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La Crosse school installs first of many solar-powered systems

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Summit Elementary 1

LA CROSSE, Wis. - (WXOW) - Summit Environmental School in La Crosse has installed its first of many solar-powered systems after donations and fundraising from the community.

A new solar panel powers the outdoor sign for Summit Elementary. Not only is this renewable energy source good for the environment, but the school will save money by not having to pay for the electricity that goes along with powering it. Summit Environmental School will also use it as a teaching tool for students.

"We are an environmental concept school and one of the things we are very interested in here and have been for many years is teaching students and giving them an environmental and sustainability education and we try to incorporate that in so much we do," said Dirk Hunter, Principal at Summit Environmental School.

The La Crosse Public Education Foundation teamed up with Solar on La Crosse Schools to raise the money necessary to complete this project. Solar on La Crosse Schools is a new group formed by community members of all ages that educate, advocate, and fundraise in order to make solar energy possible in La Crosse Schools.

They formed this spring. They've spent the past few months planning and fundraising.

"We're just excited that students now don't just have to watch a video about how all of this works but instead they can come out and live it," said Hunter.

As far as sustainability goes, it is tracked by a little compartment on the back of the solar panel. They are able to see how much energy is coming in and how much they are using.

"Over time now we can track that data and if we can do this with this size of a panel what can you do with five panels or 10 panels and then of course it goes on and on from there," said Hunter.

The district and group are going to find out what they can do with more panels quite soon while working on their next project at Hamilton Elementary.

"A hundred kilowatt system at Hamilton Elementary and that is slated to begin next summer as there's an addition happening at Hamilton," said Alysa Remsburg, Co-Director of Solar on La Crosse Schools and Senior Lecturer of Environmental Studies at University of Wisconsin La Crosse. "These solar panels should be effective for at least 30-35 years of giving us free energy and all those savings will go directly to other school district needs. So Hamilton Elementary will be saving about $10,000 a year from that hundred kilowatt system."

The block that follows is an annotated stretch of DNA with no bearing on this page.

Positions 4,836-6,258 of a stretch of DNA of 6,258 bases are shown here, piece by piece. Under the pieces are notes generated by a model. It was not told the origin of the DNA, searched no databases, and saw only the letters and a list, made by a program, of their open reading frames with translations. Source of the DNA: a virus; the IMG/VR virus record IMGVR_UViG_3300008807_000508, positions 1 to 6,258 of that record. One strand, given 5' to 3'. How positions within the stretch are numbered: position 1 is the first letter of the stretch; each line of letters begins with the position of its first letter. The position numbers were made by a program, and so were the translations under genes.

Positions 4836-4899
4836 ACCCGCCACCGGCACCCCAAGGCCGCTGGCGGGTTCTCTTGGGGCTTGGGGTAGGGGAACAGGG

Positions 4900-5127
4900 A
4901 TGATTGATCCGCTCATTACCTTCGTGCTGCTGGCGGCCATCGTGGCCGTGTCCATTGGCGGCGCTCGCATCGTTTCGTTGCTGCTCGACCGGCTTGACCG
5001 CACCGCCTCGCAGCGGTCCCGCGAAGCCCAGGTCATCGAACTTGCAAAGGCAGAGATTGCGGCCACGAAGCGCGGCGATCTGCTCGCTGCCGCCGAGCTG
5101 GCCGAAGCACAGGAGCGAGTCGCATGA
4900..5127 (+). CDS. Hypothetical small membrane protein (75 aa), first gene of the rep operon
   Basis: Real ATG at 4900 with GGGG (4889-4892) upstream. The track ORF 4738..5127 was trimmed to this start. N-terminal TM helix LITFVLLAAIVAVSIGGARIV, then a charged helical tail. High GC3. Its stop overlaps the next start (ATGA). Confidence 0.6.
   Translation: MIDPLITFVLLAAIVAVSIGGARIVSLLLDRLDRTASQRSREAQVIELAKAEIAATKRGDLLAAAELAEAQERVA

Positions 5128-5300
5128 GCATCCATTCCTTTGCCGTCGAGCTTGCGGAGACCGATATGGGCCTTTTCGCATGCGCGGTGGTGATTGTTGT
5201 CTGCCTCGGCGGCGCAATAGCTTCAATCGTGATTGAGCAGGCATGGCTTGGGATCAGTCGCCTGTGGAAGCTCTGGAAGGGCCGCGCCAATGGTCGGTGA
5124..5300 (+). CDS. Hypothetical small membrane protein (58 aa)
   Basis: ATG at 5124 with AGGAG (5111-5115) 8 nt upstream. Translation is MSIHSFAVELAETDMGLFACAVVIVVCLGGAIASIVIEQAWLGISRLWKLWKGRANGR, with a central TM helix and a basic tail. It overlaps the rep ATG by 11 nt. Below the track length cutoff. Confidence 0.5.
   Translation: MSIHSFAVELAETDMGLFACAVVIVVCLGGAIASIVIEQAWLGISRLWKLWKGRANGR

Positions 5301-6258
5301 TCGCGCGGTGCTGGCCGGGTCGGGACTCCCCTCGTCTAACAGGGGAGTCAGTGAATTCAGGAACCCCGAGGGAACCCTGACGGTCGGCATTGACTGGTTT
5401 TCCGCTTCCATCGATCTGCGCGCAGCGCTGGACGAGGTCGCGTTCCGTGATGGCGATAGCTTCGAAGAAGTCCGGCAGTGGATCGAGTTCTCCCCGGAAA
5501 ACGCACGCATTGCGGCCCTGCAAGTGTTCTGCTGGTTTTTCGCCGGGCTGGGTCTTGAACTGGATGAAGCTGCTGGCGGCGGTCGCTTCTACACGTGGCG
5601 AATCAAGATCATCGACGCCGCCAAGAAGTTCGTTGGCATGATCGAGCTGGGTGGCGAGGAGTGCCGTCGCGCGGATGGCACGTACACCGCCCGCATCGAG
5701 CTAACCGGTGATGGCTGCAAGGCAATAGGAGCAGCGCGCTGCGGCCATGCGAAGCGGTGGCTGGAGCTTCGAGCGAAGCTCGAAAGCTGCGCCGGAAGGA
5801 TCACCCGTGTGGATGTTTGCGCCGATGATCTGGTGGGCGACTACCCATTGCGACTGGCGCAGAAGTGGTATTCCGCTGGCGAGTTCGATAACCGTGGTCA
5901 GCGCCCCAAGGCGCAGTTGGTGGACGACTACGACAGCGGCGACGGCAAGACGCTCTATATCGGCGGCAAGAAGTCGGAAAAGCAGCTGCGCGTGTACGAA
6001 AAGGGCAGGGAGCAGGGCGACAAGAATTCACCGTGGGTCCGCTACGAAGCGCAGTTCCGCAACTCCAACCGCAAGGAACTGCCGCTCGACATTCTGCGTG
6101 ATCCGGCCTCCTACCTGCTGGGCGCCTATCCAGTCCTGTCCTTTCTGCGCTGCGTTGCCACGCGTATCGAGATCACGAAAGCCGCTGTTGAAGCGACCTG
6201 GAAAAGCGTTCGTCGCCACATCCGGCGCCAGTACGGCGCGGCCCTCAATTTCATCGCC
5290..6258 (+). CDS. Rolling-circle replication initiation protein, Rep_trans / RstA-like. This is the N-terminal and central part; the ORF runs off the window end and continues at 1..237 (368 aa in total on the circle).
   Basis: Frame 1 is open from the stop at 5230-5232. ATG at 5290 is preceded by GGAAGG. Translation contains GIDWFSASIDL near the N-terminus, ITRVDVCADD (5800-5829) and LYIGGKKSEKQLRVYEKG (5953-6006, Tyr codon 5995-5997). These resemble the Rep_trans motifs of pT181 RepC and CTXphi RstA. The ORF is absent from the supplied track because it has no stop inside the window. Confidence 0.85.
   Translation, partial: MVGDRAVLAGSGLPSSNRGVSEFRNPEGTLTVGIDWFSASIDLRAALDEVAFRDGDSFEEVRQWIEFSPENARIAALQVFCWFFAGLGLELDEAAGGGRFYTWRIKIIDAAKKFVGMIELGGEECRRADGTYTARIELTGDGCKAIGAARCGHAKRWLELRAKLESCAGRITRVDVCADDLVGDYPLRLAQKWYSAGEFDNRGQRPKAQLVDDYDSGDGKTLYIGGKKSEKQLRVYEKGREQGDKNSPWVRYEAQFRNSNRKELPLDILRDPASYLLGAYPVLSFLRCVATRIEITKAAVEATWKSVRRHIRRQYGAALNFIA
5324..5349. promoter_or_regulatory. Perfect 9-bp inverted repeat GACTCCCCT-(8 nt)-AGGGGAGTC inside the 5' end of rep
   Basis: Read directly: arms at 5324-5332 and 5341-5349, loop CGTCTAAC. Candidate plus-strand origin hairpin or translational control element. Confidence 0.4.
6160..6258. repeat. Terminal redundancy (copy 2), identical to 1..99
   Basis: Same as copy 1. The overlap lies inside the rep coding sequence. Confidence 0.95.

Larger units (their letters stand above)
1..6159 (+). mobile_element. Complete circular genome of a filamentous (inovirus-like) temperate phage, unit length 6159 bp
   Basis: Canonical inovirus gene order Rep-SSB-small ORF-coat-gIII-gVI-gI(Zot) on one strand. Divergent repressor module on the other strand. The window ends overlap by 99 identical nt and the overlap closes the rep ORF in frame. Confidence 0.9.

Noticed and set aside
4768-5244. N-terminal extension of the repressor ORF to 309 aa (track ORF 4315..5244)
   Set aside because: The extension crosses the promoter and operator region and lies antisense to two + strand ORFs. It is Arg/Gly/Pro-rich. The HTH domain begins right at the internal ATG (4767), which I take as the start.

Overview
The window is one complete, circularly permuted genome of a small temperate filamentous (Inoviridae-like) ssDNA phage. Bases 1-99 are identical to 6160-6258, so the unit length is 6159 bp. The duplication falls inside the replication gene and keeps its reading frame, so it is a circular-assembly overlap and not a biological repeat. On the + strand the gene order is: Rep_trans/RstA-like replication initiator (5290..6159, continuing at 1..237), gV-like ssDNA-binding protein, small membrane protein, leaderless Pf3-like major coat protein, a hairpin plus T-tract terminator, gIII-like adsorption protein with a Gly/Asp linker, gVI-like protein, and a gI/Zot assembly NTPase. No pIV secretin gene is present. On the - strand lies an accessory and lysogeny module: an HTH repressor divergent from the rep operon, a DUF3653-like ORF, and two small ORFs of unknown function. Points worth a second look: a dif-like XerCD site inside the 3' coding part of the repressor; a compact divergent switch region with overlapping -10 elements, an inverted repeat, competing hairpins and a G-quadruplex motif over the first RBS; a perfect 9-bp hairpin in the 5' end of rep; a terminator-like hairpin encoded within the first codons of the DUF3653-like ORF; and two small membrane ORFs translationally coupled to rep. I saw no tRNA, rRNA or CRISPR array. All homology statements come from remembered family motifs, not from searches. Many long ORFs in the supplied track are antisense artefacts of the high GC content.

Solar on La Crosse Schools will raise $35,000, or about 20 percent of the funding for the project. Grants picked up the same amount. An anonymous donor provided the money for the remainder. They are accepting donations at the Solar on La Crosse Schools or the La Crosse Education Public Foundation's website and anything from the community helps.

Remsburg said the fact that this new solar-powered system can do all of these things while still benefitting the environment makes it an out of this world investment that many others should consider as well.

"It will reduce greenhouse gas emissions from burning the fossil fuels that we are currently using to get our electricity," said Remsburg. "It's a very tangible way of supporting a local economy and local education opportunities."

"Anytime you can improve the use of our renewable resources it is just healthier for everyone," said Hunter. "It's an important thing for all of us. It doesn't matter if you're an elementary-aged student or what age you are, this is an important thing for all of us to understand."

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Rylie Kyhn

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